How to Win Friends and Influence People
1. Don’t criticize, condemn or complain.
2. Give honest, sincere appreciation.
3. Arouse in the other person an eager want.
4. Become genuinely interested in other people.
6. Remember that a person’s name is to that person the sweetest
and most important sound in any language.
7. Be a good listener. Encourage others to talk about
8. Talk in terms of the other person’s interests.
9. Make the other person feel important - and do it sincerely.
In our dealings with others, building them up
shows we appreciate their contribution. The bond that results can help us
withstand the pressures of our own day-to-day struggles. To get an idea of the
sense of pride a new employee would exhibit from being a member of your team
speaks volumes about their commitment to the company vision. Find out if your
new hire cares about the organization by putting a hypothetical out there.
10. The only way to get the best of an argument is to avoid it.
11. Show respect for the other person’s opinion. Never say,
12. If you are wrong, admit it quickly and emphatically.
13. Begin in a friendly way.
14. Get the other person saying “yes, yes” immediately.
15. Let the other person do a great deal of the talking.
16. Let the other person feel that the idea is his or hers.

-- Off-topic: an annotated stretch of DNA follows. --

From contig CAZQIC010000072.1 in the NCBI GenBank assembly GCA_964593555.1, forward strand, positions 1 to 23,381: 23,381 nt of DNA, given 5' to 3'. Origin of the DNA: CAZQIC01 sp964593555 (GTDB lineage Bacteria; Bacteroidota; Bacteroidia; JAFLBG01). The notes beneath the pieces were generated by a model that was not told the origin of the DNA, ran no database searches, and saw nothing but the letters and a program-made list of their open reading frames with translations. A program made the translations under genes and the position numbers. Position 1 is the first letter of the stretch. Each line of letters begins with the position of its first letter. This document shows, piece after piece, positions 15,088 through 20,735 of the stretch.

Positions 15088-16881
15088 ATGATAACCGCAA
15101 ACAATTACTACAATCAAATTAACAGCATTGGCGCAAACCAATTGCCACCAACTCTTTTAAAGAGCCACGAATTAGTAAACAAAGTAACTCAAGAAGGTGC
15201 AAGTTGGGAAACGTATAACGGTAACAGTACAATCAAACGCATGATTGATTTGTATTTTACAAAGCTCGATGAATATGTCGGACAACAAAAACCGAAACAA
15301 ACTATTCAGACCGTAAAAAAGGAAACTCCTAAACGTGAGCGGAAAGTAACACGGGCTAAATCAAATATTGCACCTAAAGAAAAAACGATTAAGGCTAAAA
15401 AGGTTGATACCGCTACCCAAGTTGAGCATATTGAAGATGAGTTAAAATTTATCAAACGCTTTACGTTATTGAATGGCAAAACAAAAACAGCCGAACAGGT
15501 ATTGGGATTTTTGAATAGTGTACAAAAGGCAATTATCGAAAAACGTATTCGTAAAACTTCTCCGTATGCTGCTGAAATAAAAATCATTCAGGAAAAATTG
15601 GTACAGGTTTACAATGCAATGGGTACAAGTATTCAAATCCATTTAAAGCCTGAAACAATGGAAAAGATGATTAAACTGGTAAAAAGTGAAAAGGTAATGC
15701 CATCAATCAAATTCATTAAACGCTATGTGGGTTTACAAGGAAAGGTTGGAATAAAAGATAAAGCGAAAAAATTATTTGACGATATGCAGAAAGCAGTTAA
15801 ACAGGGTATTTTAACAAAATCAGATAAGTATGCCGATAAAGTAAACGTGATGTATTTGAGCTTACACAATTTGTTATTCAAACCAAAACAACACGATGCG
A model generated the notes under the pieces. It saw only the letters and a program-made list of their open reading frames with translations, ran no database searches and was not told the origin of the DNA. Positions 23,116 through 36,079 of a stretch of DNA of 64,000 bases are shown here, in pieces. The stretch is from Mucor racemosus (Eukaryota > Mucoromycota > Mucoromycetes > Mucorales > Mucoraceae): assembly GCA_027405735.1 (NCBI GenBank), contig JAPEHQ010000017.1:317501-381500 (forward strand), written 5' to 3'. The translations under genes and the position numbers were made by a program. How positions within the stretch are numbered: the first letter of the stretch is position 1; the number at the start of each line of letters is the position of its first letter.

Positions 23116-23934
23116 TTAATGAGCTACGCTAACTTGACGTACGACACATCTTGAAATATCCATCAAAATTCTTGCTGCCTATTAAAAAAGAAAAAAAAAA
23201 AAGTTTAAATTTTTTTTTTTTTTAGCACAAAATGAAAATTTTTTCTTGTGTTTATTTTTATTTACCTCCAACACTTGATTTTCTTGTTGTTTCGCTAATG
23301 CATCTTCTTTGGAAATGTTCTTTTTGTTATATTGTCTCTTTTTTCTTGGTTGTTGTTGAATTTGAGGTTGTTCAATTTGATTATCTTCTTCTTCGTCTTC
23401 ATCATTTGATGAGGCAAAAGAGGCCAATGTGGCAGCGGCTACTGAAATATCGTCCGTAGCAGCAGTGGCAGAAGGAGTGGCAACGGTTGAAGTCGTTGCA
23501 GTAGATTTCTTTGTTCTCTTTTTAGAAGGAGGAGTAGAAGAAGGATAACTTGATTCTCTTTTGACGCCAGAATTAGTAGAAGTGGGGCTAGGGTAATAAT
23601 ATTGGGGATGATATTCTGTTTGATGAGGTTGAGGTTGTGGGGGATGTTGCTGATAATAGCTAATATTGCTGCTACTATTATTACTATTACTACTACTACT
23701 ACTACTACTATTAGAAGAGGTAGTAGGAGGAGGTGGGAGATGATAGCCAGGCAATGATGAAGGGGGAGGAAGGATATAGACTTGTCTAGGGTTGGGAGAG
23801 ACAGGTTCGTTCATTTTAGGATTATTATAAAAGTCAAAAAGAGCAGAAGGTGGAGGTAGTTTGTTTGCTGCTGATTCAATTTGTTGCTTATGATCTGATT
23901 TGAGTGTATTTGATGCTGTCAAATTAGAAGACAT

17. Try honestly to see things from the other person’s point of
18. Be sympathetic with the other person’s ideas and desires.
19. Appeal to the nobler motives.
20. Dramatize your ideas
21. Throw down a challenge.
22. Begin with praise and honest appreciation.
23. Call attention to people’s mistakes indirectly.
24. Talk about your own mistakes before criticizing the other
person. Before criticizing the
other person, call attention to your mistakes. Effectively, this allows you to
call attention to another person’s mistakes indirectly. This concept also
eliminates barriers and helps others to be more open to our coaching. When we
acknowledge the value a person has to our organization, we establish a positive
tone for open communication.
25. Ask questions instead of giving direct orders.
26. Let the other person save face.
27. Praise the slightest improvement and praise every
improvement. Be “hearty in your approbation and lavish in your praise.
28. Give the other person a fine reputation to live up to.
29. Use encouragement. Make the fault seem easy to correct.
Use encouragement when talking to your people.
Make the fault seem easy to correct, make it seem like it’s not the first time
you’ve encountered a problem, because it’s not. Mistakes are part of learning.
By expressing our belief in the other person’s ability to correct the fault, we
give him or her confidence to improve their performance. Another benefit is by
encouraging a person’s desire to improve their performance, it develops
attitudes and behaviors that are most productive.
30. Make the other person happy about doing the thing you